Ole Miss recruiting: Is Hugh Freeze's 2013 turnaround too good to be true?

Spruce Derden-US PRESSWIRE

Is the 2013 Rebels class really that special, and how are they doing this? The numbers, and the case for this all being on the up-and-up.

Ole Miss is going to have an especially good National Signing Day class. It already ranks No. 11 in Rivals' national ranking, well above the Rebels' average of No. 27 and their No. 40 showing last year, and is likely to get a big boost from the expected Wednesday morning commitment of No. 1 recruit Robert Nkemdiche, plus other possible commits like No. 1 offensive tackle Laremy Tunsil, five-star safety Tony Conner AND MORE.

Let's say the Rebels end up signing a top-five class. The specific number 5 isn't extremely important here, but let's say they do. Here, via Rivals.com, are all the classes to rank in the top five despite not ranking in the top 15 the previous year:

Rank Previous Jump

2005 Nebraska 5 40 35

2013 Ole Miss 5? 40 35?

2007 Tennessee 3 23 20

2003 Florida 2 20 18

2013 Notre Dame 2 20 18

2004 FSU 3 21 18

2012 Stanford 5 22 17

2010 Auburn 4 19 15

2006 Texas 5 20 15

2003 LSU 1 15 14

2008 Miami 5 19 14

2006 Florida 2 15 13

2004 Michigan 4 17 13

2005 Tennessee 4 13 9

However, let's note most of the programs in that list are more accustomed to ranking at the high end of their rankings, rather than their low ends. LSU, Florida, Texas and so forth usually rank in the top 10, so an off year results in a CHARGE UP THE RANKINGS that's really just a return to form. As you can see, only Nebraska's 2005 class (which included four-star Ndamukong Suh) jumped as far as Ole Miss could if it likewise ranks No. 5 after finishing No. 40 last year. (How that Huskers class fared on the field could also be a warning for overexcited Ole Miss fans.)

How Ole Miss courted Robert Nkemdiche || Ole Miss coverage at Red Cup Rebellion

Here's the same list, but minus teams that have averaged top-10 Rivals rankings since 2002 -- and also the average finish for each over the last decade:

Rank Previous Jump Average

2012 Stanford 5 22 17 41.27

2013 Ole Miss 5? 40 35? 26.91

2005 Nebraska 5 40 35 25.45

2013 Notre Dame 2 20 18 18.63

2004 Michigan 4 17 13 12.27

And what if Ole Miss doesn't finish ranked No. 5? As long as it finishes in the top 10, it'll still rank as one of the biggest turnarounds ever. The schools that have cracked the Rivals top 15 despite ranking 40th or worse the year prior (excluding 2004, since something wacky was going on that year -- a third of this list would be 2004):

To From Jump

2003 Cal 14 64 50

2008 Minnesota 17 57 40

2007 Georgia Tech 18 57 39

2005 Iowa 11 49 38

2007 Oregon 11 47 36

2013 Ole Miss 5? 40 35?

2005 Nebraska 5 40 35

2006 Notre Dame 8 40 32

2012 UCLA 13 45 32

2010 Cal 11 42 31

2009 Stanford 20 50 30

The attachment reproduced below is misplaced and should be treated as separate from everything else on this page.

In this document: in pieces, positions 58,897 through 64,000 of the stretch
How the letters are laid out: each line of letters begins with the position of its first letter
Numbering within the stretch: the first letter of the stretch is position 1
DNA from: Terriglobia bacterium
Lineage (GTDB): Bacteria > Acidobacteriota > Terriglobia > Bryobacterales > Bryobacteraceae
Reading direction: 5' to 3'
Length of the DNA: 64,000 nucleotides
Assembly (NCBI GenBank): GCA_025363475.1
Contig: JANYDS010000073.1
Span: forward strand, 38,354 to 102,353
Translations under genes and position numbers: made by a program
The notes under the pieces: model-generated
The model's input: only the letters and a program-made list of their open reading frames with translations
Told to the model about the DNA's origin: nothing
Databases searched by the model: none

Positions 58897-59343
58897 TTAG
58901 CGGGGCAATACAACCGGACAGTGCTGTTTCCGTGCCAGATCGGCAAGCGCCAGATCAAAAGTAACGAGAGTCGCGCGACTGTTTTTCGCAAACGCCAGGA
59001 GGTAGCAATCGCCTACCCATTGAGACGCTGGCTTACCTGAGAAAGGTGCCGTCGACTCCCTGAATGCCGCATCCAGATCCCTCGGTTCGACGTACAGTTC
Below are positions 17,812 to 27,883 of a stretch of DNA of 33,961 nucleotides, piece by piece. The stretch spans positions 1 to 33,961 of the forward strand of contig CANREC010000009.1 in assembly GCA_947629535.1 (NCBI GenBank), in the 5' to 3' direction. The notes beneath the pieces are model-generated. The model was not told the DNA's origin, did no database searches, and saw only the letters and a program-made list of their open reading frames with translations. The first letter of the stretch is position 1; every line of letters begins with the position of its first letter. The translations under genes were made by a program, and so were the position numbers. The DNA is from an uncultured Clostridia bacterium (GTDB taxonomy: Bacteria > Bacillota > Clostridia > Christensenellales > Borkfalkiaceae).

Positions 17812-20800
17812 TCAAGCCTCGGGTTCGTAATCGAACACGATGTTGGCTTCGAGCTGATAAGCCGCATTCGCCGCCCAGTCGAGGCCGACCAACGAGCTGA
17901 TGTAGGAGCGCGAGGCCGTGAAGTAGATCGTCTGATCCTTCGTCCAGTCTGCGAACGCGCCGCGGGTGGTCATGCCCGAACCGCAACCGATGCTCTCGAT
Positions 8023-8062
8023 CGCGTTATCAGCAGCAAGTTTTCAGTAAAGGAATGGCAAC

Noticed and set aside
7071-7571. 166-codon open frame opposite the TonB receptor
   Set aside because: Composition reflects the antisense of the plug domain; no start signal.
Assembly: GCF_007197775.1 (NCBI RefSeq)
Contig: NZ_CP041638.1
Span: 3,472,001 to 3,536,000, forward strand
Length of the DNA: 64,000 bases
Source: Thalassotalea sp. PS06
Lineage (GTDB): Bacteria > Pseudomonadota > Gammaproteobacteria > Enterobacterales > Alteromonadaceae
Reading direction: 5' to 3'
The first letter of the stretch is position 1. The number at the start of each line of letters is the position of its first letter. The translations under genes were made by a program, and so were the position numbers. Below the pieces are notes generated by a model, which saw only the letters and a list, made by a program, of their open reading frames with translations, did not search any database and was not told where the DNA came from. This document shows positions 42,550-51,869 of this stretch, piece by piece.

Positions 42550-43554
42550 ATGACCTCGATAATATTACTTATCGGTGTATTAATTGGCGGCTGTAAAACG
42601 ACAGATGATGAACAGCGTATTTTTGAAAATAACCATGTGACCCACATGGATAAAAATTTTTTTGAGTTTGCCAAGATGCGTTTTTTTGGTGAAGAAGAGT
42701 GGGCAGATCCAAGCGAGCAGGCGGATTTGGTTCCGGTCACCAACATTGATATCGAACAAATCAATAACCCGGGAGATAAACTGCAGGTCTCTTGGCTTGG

2003 UNC 13 42 29

2008 UCLA 13 40 27

2005 Virginia 19 46 27

2005 Clemson 17 43 26

THEREFORE, let it be argued that a top-five (or so) finish by Ole Miss this year would land as one of the three most impressive recruiting rankings turnarounds since recruiting rankings became a thing, no matter how we determine recruiting rankings turnarounds.

So we've established both that the Rebels are doing something special and that somewhat similar special things have been done before. If they've been done before, why would portions of the public assume Ole Miss is cheating more than everybody else is cheating?

Especially when, you know, five-star receivers tweet and delete photos of themselves flashing cash, which is the kind of photo the Internet consumes like tater tots. Johnny Manziel tweeting such a picture on purpose should've halted some of our rushes to presume guilt, but here's Bob Lynch of SB Nation's excellent Red Cup Rebellion on Treadwell and the accusation in general:

We all know the reputation the SEC has, so I am not surprised by the scrutiny or accusations. I am also careful to throw stones from the interior of my glass house. I'll just say that, despite the feelings of many rival fan bases, Ole Miss does have a lot going for it right now, and our coaches have done a great job of tapping into that momentum. Credit should be given where it is due.

And the controversy over Laquon Treadwell Instagramming a picture of what appeared to be $305 is highly amusing. First, if it only took $305 to seal the deal there, then we got a hell of a bargain. Second, is it all that unusual for a 17-year-old American to have access to $305? When I was Treadwell's age, I worked at a gym in Jackson, Mississippi for a smidge better than minimum wage and a membership. My primary responsibilities included the washing and folding of gym towels, cleaning the pool, and kicking meathead bros out during closing time. I drove a used Toyota SUV and shopped at thrift stores. I was not a blue-chip wide receiver prospect. And yet I could easily obtain $300 in cash.

Let's assume until proven otherwise that Ole Miss is in the clear. What's caused this phenomenon of a class, if not, like, the most blatant spree of recruiting rule-breaking in decades?